The No. 2 overall pick in the 2018 draft and the NFL Offensive Rookie of the Year that season would earn just over $10 million playing on the franchise tag.

The deals came after Jones delivered a career season, leading the team to the playoffs for the first time since 2016.

The Giants had refused to pick up the fifth-year option on Jones’ rookie contract before the start of last season. He was set to become an unrestricted free agent on March 15.

The No. 6 pick overall in the 2019 draft, Jones had a breakout season and led New York to a 9-7-1 record. Working with new coach Brian Daboll, Jones threw for 3,205 yards, 15 touchdowns and five interceptions. He also added another dimension to the offense by running for a quarterback franchise-record 708 yards and seven touchdowns.

The Giants had their first winning season since 2016 and beat Minnesota in the wild-card round of the NFC playoffs. The Philadelphia Eagles thrashed them in the divisional round.

Signing Jones allowed the Giants to tag Barkley, who also was an unrestricted free agent. Barkley had his best and healthiest season since 2018, rushing for 1,312 yards and 10 touchdowns. He also caught 57 passes for 338 yards.


The Giants had started the offseason with roughly $46 million in cap space. Safety and leading tackler Julian Love, offensive linemen Jon Feliciano and Nick Gates, receivers Darius Slayton and Richie James and long snapper Casey Kreiter are also set to become unrestricted free agents.

JETS: Owner Woody Johnson, General Manager Joe Douglas, Coach Robert Saleh and offensive coordinator Nathaniel Hackett flew out to meet with Aaron Rodgers in California, according to sources.

The Jets have reportedly already had direct conversations with the superstar quarterback this week, which would mean the Packers have given the Jets permission to speak with him since he remains under contract with Green Bay.

Rodgers, 39, has been contemplating his NFL future since the end of a disappointing 18th season in Green Bay. He could retire, return to the Packers or ask to be traded. He recently went on a darkness retreat in Oregon to find some clarity on where he would like to play next or if at all. On the “Aubrey Marcus podcast” last week, Rodgers said he would announce a decision on his future soon.

TELEVISION: Prime Video will give an early Christmas gift to football fans for the coming season: Amazon announced the Black Friday game on Nov. 24 will be available for all fans to stream for free.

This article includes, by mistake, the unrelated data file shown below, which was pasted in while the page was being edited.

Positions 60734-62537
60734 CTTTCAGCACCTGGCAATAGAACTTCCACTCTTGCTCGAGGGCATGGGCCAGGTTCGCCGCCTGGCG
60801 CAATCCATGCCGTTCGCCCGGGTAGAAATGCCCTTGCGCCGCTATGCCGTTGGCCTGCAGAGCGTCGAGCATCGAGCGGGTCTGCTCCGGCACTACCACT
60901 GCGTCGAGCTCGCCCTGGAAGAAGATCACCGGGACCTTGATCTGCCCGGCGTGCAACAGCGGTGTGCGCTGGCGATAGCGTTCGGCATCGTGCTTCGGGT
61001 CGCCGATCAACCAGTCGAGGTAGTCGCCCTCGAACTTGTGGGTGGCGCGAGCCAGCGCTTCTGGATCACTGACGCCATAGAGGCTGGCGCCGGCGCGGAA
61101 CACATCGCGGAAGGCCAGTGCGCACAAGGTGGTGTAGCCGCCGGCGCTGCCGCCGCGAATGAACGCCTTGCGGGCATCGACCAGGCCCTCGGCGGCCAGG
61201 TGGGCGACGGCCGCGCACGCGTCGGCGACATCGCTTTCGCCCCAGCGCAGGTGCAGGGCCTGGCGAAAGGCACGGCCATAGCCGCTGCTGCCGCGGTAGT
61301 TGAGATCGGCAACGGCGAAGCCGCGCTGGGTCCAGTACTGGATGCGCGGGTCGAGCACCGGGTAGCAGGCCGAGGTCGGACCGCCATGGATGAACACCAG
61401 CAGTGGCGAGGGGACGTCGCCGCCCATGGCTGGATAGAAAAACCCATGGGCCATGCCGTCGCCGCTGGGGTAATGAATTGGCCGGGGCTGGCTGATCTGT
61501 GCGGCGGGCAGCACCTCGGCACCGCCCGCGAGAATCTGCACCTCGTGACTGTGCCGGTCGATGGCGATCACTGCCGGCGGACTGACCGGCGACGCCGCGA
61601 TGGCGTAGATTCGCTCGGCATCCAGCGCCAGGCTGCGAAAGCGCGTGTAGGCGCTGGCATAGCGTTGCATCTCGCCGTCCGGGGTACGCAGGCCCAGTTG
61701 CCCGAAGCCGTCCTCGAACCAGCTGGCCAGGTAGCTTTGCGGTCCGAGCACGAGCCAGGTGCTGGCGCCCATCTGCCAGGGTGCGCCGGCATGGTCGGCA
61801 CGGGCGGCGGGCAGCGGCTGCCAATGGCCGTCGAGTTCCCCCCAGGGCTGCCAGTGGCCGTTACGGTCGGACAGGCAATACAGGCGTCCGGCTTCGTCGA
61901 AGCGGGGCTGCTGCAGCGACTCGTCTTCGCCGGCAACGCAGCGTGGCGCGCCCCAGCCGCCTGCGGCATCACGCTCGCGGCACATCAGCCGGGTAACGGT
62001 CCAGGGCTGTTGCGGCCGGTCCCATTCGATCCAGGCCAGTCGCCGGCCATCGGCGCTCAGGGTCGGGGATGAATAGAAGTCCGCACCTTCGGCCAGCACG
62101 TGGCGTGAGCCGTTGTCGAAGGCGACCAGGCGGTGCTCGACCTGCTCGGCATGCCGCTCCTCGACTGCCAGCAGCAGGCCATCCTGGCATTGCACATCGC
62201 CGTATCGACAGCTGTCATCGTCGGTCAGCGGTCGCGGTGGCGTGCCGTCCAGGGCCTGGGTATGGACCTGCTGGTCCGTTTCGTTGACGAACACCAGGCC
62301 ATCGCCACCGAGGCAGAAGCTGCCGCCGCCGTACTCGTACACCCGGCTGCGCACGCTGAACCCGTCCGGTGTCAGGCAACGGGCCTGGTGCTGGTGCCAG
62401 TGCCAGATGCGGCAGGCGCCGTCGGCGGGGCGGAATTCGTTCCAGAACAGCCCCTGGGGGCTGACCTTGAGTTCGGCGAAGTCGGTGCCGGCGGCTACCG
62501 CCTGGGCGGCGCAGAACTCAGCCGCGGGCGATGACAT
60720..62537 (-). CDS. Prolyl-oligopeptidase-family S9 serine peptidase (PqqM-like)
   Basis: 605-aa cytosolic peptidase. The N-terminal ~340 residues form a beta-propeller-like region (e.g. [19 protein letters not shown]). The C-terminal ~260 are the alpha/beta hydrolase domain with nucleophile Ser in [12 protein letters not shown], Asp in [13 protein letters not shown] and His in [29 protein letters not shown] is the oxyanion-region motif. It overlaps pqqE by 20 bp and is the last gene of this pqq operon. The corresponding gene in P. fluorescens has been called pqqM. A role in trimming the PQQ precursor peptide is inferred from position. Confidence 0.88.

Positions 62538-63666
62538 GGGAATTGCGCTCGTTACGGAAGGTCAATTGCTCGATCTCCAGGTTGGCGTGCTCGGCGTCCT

The 2023 season will mark the first time the league has scheduled a game for the day after Thanksgiving. The teams for the 3 p.m. Eastern game will be announced later.


“It’s such an unusual day because so many people have it off work. So it’s really a unique opportunity to expose all fans to our broadcast,” Prime Video Vice President Jay Marine said.

The additional game gives Prime Video 16 regular-season games for the 2023 season, which will air from Weeks 2-17, as well as a preseason exhibition.

Prime Video has put some of its sports content in front of the paywall before, but for its international customers. It is a co-holder of the rights to the French Open tennis tournament in France and last year allowed everyone in that country access to the quarterfinal match between Rafael Nadal and Novak Djokovic.

Last season marked the first year Prime Video was the exclusive carrier of “Thursday Night Football.” According to Nielsen figures, the 15-game package on Prime Video averaged 9.58 million viewers while Amazon’s first-party viewership measurement showed an average of 11.3 million.

FALCONS: Outside linebacker Lorenzo Carter, who was second on the team with four sacks in 2022, will remain with Atlanta on a two-year deal, the team announced.

Carter started all 17 games last season and set a career high with 58 tackles. He had 12 quarterbacks hits, six tackles for losses, a fumble recovery and an interception returned for a touchdown.

BUCCANEERS: Veteran left tackle Donovan Smith was released by Tampa Bay in a cost-cutting move.

The durable 2015 second-round draft pick started 124 regular-season and seven playoff games over eight seasons with the Bucs, who entered the offseason more than $58 million dollars over the NFL salary cap.

Releasing Smith, who signed a two-year, $31.8 million contract extension in March 2021, creates about $9.95 million in cap space.